12 I would like to respond to Ms Sun Xueling’s comment about making libraries more accessible, especially in newer estates. If there is interest among residents to set up and lead in running an ‘interim’ library in a new estate without an existing library, NLB will facilitate residents’ efforts in doing so. We can provide a seed collection and equip volunteers with sufficient know-how to run this interim library independently. As Ms Sun has pointed out, this is already being done in Sengkang, where volunteers have set up a community library in a container with books from NLB because Sengkang Public Library is temporarily closed due to renovations at Compass Point.
13 By being innovative about how we approach the reading endeavour, and by focusing our attention on adults and seniors, we hope to make reading a convenient, relevant and accessible part of everyone’s lives. We hope to help people Read More.
Reading Widely: Mother Tongue Languages A Priority
14 The second priority of the National Reading Movement is to place greater emphasis on reading in our Mother Tongue languages. Reading is a gateway to culture and reading in one’s Mother Tongue cultivates an understanding of languages, culture and history. Reading Widely in more than one language also helps build a strong foundation for bilingual literacy in children, as stories are a fun way to ignite children’s love for the language.
15 NLB has encouraged reading in Chinese, Malay and Tamil in many ways – through exhibitions, publications, book displays, reading clubs for adults and children, and week-long Mother Tongue Language Festivals. These have been very well-received by the public.
16 To further advance this effort, NLB will double the number of Mother Tongue language reading clubs in all languages, from the current five to a total of 10 by this year. These reading clubs have ignited interest in reading, and helped to improve participants’ language skills.
17 One such participant is 8 year old Dhiya Durrani Ashraf Adri, a Primary 2 student from Junyuan Primary who is a regular at the Kelab Wira Pintar (the Smart Heroes Reading Club) at the Tampines Regional Library. His mother noticed that since his participation in this club, Dhiya’s Malay vocabulary has improved.
18 We also want to encourage adults to read in their Mother Tongue languages. Here, I am pleased to announce that NLB has partnered with Lianhe Zaobao and Lianhe Wanbao in a collaboration to encourage more adults to read in Mandarin. The first project is a news and current affairs interest group led by Zaobao and Wanbao journalists at the Toa Payoh Public Library. This group, which just started in March, will meet regularly at the library to discuss news articles and issues of the day. NLB is also working with other media organisations to promote reading in other mother tongue languages.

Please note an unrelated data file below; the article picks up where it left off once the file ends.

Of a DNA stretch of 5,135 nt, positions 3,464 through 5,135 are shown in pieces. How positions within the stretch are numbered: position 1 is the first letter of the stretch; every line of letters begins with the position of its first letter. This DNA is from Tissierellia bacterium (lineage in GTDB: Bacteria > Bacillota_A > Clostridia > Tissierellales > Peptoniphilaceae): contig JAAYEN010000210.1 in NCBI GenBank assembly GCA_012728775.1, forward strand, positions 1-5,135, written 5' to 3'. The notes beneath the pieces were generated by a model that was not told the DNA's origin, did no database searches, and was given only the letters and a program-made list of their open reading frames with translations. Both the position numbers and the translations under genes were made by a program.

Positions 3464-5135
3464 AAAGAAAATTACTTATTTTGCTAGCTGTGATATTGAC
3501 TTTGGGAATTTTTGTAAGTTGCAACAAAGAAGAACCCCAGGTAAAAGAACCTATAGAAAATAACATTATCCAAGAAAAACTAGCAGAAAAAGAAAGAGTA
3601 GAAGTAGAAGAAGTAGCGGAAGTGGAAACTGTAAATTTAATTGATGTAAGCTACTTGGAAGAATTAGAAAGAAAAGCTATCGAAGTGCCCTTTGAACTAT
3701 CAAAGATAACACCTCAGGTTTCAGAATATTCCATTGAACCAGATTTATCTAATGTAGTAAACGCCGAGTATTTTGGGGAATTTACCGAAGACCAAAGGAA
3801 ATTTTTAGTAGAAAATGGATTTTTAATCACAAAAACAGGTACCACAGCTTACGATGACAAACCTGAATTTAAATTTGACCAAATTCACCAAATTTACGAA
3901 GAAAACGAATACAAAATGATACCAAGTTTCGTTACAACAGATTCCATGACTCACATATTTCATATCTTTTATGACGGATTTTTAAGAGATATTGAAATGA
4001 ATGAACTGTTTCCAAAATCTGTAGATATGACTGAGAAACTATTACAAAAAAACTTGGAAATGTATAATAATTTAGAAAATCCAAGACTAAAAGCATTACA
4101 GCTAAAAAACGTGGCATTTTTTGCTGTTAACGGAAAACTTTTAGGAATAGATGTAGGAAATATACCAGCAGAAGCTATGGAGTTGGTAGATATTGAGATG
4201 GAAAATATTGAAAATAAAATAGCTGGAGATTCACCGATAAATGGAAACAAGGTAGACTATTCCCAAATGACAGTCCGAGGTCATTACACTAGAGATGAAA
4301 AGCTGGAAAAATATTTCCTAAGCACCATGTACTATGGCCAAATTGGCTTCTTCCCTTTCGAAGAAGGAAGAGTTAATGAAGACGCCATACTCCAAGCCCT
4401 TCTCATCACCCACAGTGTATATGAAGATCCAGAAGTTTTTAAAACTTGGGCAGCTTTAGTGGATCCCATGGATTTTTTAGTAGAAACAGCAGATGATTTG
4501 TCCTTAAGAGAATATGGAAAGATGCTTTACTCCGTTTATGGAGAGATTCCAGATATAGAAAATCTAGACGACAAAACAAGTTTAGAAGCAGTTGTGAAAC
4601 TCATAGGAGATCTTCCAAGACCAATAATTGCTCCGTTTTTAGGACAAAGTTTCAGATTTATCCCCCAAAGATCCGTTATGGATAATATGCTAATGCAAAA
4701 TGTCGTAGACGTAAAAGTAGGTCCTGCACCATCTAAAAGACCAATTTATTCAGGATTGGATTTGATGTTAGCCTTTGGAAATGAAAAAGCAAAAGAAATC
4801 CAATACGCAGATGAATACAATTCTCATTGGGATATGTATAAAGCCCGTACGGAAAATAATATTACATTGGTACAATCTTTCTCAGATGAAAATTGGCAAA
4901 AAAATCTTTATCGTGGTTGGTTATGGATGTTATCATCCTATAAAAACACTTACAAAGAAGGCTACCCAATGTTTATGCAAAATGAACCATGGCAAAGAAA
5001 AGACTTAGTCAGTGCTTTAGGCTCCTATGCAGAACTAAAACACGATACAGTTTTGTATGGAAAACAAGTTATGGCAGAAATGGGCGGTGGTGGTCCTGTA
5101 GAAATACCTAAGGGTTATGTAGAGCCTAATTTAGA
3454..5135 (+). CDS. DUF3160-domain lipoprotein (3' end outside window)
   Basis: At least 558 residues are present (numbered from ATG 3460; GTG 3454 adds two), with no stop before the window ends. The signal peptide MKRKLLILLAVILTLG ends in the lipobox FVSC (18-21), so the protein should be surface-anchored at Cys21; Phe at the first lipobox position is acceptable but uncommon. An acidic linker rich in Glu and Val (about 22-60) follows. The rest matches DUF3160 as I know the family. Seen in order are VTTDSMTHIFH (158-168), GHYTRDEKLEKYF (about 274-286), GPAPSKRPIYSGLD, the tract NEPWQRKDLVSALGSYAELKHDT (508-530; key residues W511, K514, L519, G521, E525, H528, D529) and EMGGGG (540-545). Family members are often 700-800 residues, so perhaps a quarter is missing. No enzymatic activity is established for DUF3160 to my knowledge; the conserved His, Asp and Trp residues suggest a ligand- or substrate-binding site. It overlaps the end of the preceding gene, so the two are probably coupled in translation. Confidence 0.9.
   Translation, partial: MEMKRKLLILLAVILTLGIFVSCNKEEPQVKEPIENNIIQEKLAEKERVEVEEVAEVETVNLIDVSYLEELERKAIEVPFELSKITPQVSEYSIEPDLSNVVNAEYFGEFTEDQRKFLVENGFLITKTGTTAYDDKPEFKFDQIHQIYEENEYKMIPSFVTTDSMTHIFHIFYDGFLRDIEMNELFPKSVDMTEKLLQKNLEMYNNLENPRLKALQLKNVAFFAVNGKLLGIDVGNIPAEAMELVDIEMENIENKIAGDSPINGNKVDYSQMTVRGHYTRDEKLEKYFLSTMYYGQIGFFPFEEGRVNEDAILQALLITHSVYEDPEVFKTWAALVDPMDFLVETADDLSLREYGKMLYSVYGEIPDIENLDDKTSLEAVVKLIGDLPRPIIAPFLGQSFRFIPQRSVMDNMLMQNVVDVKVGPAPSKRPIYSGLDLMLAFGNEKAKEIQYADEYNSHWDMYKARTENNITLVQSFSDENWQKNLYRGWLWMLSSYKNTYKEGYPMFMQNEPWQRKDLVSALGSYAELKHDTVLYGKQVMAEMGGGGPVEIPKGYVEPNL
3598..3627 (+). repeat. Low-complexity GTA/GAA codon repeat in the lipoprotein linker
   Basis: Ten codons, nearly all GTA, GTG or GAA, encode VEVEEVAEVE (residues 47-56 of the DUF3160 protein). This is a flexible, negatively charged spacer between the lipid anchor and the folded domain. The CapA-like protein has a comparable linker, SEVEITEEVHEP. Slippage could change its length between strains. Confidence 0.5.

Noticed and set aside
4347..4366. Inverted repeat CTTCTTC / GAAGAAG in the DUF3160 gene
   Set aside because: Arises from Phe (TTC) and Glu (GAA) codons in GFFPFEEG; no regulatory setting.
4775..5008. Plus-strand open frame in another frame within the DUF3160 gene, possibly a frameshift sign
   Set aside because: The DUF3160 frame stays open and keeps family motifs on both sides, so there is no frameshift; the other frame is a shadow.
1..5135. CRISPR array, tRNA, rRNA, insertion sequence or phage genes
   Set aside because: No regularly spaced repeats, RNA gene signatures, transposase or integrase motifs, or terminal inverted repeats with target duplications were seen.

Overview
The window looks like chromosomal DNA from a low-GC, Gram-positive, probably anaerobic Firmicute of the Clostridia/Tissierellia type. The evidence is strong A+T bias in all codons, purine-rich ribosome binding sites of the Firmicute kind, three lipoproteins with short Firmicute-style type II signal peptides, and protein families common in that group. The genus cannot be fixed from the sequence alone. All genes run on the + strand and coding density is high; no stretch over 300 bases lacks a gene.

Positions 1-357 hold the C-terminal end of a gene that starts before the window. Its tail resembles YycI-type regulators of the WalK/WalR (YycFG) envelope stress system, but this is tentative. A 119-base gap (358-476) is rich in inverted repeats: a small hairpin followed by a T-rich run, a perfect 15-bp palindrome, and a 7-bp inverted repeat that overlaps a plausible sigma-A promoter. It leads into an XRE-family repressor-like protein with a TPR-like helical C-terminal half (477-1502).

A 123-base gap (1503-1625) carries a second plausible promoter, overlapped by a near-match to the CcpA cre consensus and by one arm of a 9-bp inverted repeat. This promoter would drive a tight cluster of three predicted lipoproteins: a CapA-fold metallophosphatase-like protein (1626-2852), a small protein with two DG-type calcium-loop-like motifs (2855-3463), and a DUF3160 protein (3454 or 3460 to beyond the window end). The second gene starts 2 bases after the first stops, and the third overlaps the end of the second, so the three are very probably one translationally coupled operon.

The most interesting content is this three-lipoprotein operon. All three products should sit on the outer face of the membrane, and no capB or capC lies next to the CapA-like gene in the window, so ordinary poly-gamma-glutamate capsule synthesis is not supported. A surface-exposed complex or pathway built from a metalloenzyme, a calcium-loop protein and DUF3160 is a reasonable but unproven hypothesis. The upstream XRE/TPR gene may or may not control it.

19 Apart from newspapers and books at our public libraries, our National Library also puts on exhibitions of very intriguing multi-lingual books from their collections. Among the items displayed in the ongoing exhibition “From the Stacks” are early dictionaries, like the Hokkien-Malay dictionary which was published in the 1880s and used by the Hokkien-speaking Chinese population to help them in their conversations with their Malay neighbours. This dictionary transposes the phonetic sounds of Malay words into Chinese characters. For example, the Chinese character for ‘9’, 九 (‘jeeu’), is presented with three other accompanying Chinese characters below it. These characters, when read in Hokkien, sound like sem-bi-lan, the Malay word for ‘9’.
20 Books like this not only give us a glimpse of the context and culture of their time, but also show us how important such bilingual books are in bridging the natural language divides of the various races in Singapore. This then leads to a deeper understanding of one another’s culture, resulting in stronger community ties.
21 To complement these activities and exhibitions, and to meet the changing needs and interests of the various communities, NLB will also further enhance the libraries’ Mother Tongue language collections. We will do so by setting up groups of Reading Advisors this year, to provide expert recommendations on the libraries’ Chinese, Malay and Tamil collections and reading programmes.
Reading Together: A Community Initiative
22 A National Reading Movement naturally encompasses the entire community. To create a vibrant reading culture NLB will work with partners from all sectors – individuals, businesses, government agencies, Members of Parliament and others. In fact, the NTUC, Zaobao, Wanbao, and LTA partnerships I mentioned earlier are but the start of many more collaborations NLB is embarking on to encourage reading.
23 To kickstart the entire Reading Movement, NLB will launch a 2-month campaign in June and July this year, to get as many people as possible to Pledge to Read – that is, to Read More, to Read Widely, and to Read Together. Organisations and educational institutions will also be invited to take part in the pledging to get their staff and students to read. I am happy to announce that DBS, Temasek Polytechnic, UniSIM and the Association of Small and Medium Enterprises (ASME) are four organisations which have already given us their support to be part of this campaign. I hope the Singapore Parliament will join soon.